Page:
Appreciating Urdu Poetry

Ashar (Sher) : Couplet. It consists of two lines (misra). Each verse embodies a single thought or subject.

  1. Misra-e-oola : first line of a sher
  2. Misra-e-sani: second line.
  3. Bait: another term for SHE’R.
  4. Bait-Ul-Ghazal: The best SHE’R in a GHAZAL


  1. Sher: A ghazal is a collection of many couplets—sher—of the same length and following the same metre. These couplets are thematically autonomous of each other.
  2. Qita: Sometimes, though, a few of these shers can be read together, indicating a single theme, and when this is done, the cluster of couplets is called qita or qata.
  3. Misra: Each line of a sher is called a misra.
  4. Matla: the first sher of a ghazal is called the matla.
  5. Rhyming: In the matla the two lines rhyme with each other, whereas throughout the rest of the ghazal only the second lines of the sher rhyme with each other.
  6. Husn-E-Matla: Rhyming of the first two lines of a GHAZAL is called HUSN-E-MATLA.
  7. Maqta: The last couplet of the ghazal, in which the poet’s takhallus appears as a signature, is called the maqta.
  8. Should contain minimum of 5 and maximum of 25 verses.

Shehr-ashob: Genre lamenting misfortunes of the city, the loss of a city’s soul. Started when Delhi started losing its eminence. 1857, Bahadur Shah Zafar’s time

Fard: Composition of only a single SHE’R is called FARD.

Hamd: Poem written in praise of God.

Hazal: Poem with humorous subject.

Hijv: (Satire). A poem written to condemn or to abuse a person. This form of poetry is considered of low type and which is usually avoided by reputed poets. The exact opposite of HIJV is MADAH which is a poem written in praise of Kings and Patrons.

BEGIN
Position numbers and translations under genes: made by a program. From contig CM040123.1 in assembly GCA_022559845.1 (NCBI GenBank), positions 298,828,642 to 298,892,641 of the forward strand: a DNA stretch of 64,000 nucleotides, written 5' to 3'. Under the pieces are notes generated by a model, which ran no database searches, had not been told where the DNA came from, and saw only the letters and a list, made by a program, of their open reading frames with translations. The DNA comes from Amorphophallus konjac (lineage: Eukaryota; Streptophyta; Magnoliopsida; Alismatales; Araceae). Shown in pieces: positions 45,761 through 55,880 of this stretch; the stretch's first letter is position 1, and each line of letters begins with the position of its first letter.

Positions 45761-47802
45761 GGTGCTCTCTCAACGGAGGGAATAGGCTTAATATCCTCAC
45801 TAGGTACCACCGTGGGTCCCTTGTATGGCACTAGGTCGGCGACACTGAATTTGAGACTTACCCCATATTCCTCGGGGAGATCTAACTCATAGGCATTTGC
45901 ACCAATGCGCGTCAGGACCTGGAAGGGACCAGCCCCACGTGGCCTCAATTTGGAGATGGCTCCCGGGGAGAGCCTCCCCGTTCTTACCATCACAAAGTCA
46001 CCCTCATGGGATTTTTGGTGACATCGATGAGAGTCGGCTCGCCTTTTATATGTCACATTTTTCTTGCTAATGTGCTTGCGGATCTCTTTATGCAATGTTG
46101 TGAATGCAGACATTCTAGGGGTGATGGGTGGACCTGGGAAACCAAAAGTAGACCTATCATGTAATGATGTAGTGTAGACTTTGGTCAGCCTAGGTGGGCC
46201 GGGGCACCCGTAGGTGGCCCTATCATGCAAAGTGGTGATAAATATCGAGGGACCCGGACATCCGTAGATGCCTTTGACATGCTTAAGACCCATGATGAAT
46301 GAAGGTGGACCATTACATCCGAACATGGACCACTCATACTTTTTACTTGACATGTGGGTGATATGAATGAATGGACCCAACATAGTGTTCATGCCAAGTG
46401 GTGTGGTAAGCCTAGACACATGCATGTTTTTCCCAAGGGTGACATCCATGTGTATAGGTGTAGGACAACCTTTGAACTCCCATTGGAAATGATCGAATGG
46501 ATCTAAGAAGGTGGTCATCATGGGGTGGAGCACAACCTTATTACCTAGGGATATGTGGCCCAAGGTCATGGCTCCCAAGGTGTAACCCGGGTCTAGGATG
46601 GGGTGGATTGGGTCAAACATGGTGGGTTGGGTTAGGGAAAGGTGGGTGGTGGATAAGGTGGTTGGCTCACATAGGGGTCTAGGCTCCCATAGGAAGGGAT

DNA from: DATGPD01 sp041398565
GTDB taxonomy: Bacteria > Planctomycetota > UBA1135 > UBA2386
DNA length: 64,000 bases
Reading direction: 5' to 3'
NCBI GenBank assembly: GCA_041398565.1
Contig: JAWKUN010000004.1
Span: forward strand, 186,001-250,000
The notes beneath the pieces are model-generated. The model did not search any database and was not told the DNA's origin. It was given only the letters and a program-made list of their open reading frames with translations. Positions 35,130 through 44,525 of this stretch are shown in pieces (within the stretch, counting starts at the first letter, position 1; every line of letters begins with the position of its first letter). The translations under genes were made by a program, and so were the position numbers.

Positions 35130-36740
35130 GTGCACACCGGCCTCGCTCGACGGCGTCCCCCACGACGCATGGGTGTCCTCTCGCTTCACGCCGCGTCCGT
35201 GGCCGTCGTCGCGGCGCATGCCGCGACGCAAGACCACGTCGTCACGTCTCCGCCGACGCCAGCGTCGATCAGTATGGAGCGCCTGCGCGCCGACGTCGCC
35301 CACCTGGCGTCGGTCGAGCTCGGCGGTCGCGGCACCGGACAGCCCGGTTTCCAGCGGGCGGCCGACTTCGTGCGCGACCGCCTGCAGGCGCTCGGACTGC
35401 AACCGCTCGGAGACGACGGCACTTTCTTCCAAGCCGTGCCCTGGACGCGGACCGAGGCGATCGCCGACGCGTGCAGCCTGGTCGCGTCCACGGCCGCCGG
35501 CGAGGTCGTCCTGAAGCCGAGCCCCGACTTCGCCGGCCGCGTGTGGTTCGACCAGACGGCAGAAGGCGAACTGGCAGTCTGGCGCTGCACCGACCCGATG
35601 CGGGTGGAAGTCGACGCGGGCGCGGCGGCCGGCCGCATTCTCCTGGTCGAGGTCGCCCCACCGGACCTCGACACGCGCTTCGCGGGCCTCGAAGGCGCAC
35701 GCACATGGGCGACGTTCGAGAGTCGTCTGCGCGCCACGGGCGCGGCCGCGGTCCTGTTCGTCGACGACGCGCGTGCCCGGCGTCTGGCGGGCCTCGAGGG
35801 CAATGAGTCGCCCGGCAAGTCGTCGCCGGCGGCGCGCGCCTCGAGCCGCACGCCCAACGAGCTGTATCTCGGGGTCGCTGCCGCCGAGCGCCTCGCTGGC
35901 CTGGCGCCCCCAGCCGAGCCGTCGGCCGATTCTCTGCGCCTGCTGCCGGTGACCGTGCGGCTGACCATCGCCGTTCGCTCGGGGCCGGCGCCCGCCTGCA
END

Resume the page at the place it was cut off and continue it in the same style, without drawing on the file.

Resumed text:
Madah: Poem written in praise of Kings and Patrons.

Manqabat: Poem written in praise of Ahle-E-Bait (the members of the family of Holy Prophet).

Marsiya: A poem written to commemorate the exploits of great men of Islam;

Masnawi: A long epic poem describing the battles fought long ago and past events.

Munajat: A lyrical poem as prayer to God.

Musaddas: Each unit consists of 6 lines (Misra).

Nat: Verses written in praise of the Holy Prophet.

Nazam: The literary meaning of NAZM is Poetry (opp of NASR) (Prose) A poem fully dealing with a single subject or thought.

Qafia: Rhyming of the last words of a poem.

Qasida: (Ballad). It is a long poem in Urdu, Persian or Arabic which usually describes battles or written in praise of kings; princes or the poet’s patron. There is no limit of verses; it may even go beyond hundred lines.

Qata: (Fragments). It has two SHE’RS (lines) and has a complete one subject.

Radeef: (End rhyme). Each SHE’R of GHAZAL in addition to QAFIA may also have RADEEF which is rhyming of more than the last two or three words.

Rubai’ee: Contains only 4 lines, the third one being different from the other three as it should not have QAFIA and RADEEF. RUBAI’EE deals with social, philosophical and romantic subjects. In Persian language Umar Khayyam is supposed to be a great poet of RUBAIYY A T whereas in Urdu Yagana, Firaq and Josh are leading poets of this time and Anis, an old time poet.

Salam: (Literal meaning Salutation) It is a kind of poem in which the incidents of Karbala i.e. hardships of Hazarat Imam Husain and his followers are described It is also written in Praise of Holy Prophet, and is recited by standing up.

Sehra: A song sung at the time of tying Sehra during wedding ceremony, praising the bride or the bridegroom and their relatives.

Tah-Tul-Lafz: The manner of reciting a poem; like rhythmic prose i.e. without singing; word for word.

Takhallus: A name adopted by a poet, by which he is known in the literary world.

Tarannum: The manner of reciting a poem in the form of a song.

Wasokht: Literal meaning ‘displeasure’ or ‘disgust’. A kind of poem in which the displeasure and carelessness of a lover is narrated; while relinquishing the beloved.

Geet: Song or hymn.

Mushaira: A symposium of poets; a poet’s gathering.

Qawwali: Devotional song expressing the love and oneness with God sung by a group _of people to the accompaniment of musical instruments. Now-a-days, it has taken popular form covering subjects of romance, liquor, etc.